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Fans can force Sterling out

Empty seats and low TV ratings are the best way to punish Clippers owner Donald Sterling if he's guilty of racist remarks.

Clippers owner Donald Sterling and V. Stiviano. (Danny Moloshok/AP)
Clippers owner Donald Sterling and V. Stiviano. (Danny Moloshok/AP)Read more

EVEN Donald Sterling deserves due process.

But when it is completed, if the Los Angeles Clippers owner is proved to indeed be the voice making disparaging comments about African-Americans on a tape that might or might not have been released by his African-American/Mexican girlfriend - just try to figure the cognitive reasoning behind that - then it will be the first big test for new NBA commissioner Adam Silver.

Silver, rightfully so, said he will show restraint while the league investigates the recording obtained by TMZ of a man who is said to be Sterling (who is married) questioning a woman, supposedly his girlfriend, V. Stiviano, why she wants to "broadcast that you're associating with black people."

The voice goes on to say that, "You can sleep with [black people]. You can bring them in; you can do whatever you want. The little I ask you is not promote it on [Instagram] . . . and not bring them to my games."

Stiviano had posted photos of herself with Magic Johnson and the Dodgers' Matt Kemp on Instagram. They both are African-Americans.

In his own defense, Sterling has pointed out that Stiviano is a defendant in a lawsuit brought against her family by his family. He has said the tape does not reflect his views, beliefs or feelings.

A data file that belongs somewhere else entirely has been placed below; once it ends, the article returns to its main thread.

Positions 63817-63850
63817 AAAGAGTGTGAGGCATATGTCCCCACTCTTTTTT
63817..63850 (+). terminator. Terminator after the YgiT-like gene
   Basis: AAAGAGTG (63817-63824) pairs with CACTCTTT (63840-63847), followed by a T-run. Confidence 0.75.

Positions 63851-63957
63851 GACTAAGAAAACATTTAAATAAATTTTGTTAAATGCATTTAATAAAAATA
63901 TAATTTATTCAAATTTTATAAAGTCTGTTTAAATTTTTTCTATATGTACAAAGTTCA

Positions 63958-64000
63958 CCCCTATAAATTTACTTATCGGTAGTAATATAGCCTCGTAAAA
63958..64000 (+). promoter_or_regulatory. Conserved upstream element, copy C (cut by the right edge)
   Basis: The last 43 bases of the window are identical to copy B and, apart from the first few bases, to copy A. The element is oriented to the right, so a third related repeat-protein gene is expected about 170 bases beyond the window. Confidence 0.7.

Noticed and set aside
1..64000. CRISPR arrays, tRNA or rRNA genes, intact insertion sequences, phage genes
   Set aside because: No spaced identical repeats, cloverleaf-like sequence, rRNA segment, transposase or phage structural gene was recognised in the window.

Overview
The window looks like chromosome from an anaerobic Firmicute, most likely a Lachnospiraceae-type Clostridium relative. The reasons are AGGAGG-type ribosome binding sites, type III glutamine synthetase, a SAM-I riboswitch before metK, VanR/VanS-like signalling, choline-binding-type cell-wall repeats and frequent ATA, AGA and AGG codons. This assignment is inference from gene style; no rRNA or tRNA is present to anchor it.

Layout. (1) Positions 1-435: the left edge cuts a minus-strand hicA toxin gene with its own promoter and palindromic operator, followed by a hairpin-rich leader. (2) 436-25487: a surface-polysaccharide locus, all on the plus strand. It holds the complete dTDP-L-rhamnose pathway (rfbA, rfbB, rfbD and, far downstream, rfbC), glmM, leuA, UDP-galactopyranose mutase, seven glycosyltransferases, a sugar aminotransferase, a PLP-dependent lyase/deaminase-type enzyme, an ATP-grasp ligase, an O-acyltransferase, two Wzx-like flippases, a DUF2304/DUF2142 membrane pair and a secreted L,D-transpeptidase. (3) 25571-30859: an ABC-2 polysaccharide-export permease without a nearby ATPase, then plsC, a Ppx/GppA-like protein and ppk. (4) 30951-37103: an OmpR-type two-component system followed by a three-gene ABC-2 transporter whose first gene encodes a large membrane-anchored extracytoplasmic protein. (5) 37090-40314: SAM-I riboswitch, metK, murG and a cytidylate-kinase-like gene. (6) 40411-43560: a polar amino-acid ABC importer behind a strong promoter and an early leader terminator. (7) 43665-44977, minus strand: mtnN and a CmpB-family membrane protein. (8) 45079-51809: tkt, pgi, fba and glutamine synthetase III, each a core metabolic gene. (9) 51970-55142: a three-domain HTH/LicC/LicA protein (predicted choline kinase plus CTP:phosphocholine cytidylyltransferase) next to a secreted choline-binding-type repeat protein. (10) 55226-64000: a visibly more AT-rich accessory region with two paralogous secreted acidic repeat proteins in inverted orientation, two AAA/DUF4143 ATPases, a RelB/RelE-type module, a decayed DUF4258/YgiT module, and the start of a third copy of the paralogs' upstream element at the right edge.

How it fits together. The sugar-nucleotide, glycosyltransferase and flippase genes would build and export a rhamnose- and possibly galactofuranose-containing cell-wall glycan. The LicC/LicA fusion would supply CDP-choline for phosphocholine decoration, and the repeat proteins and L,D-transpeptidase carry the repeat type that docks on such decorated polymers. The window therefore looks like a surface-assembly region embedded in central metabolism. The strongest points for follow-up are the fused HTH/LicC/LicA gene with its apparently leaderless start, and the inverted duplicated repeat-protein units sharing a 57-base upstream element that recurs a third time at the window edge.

He has not said, "It wasn't me."

So if it is proved to be that it is Sterling's voice on the recording, we'll see if Silver has the stones to deliver a heavy punishment to one of his 30 bosses.

"There are broad powers in place under the NBA's constitution and bylaws that include a range of sanctions," Silver said. "All of those will be considered depending on the findings of our investigation."

Silver might as well get ready to institute those broad powers because, given Sterling's history - which includes a 2006 federal housing lawsuit settled for a record $2.7 million for discriminating against African-Americans and Hispanics, and several claims by Clippers employees of racial bias - it is well-documented that he has a disdain for African-Americans.

In a sports league in which more than 75 percent of the players are African-American, that's a heavy issue for a rookie commissioner to address.

What Silver decides to do will be the first building block in his legacy as leader of the NBA. For the many good things that former commissioner David Stern did for the NBA, addressing issues with Sterling was not one of them.

"No room for Donald Sterling in our league," said Miami Heat star LeBron James, the most popular basketball player in the world. "As commissioner of our league, you have to make a stand and you have to be very aggressive with it.

"I don't know what it's going to be, but you just can't have that in our league."

A lot of people associated with the NBA, ones who represent a lot of the positive images the league wants to project, are speaking out against Sterling.

For Silver and the owners to ignore that would be economic suicide for a league that depends on the support of African-Americans more than any other.

And while I agree that the league is going to have to do something dramatic and unprecedented to one of its owners, I also know that - considering Sterling is a billionaire - no record fine or suspension meted out by Silver will be more than a splash of water off Sterling's back.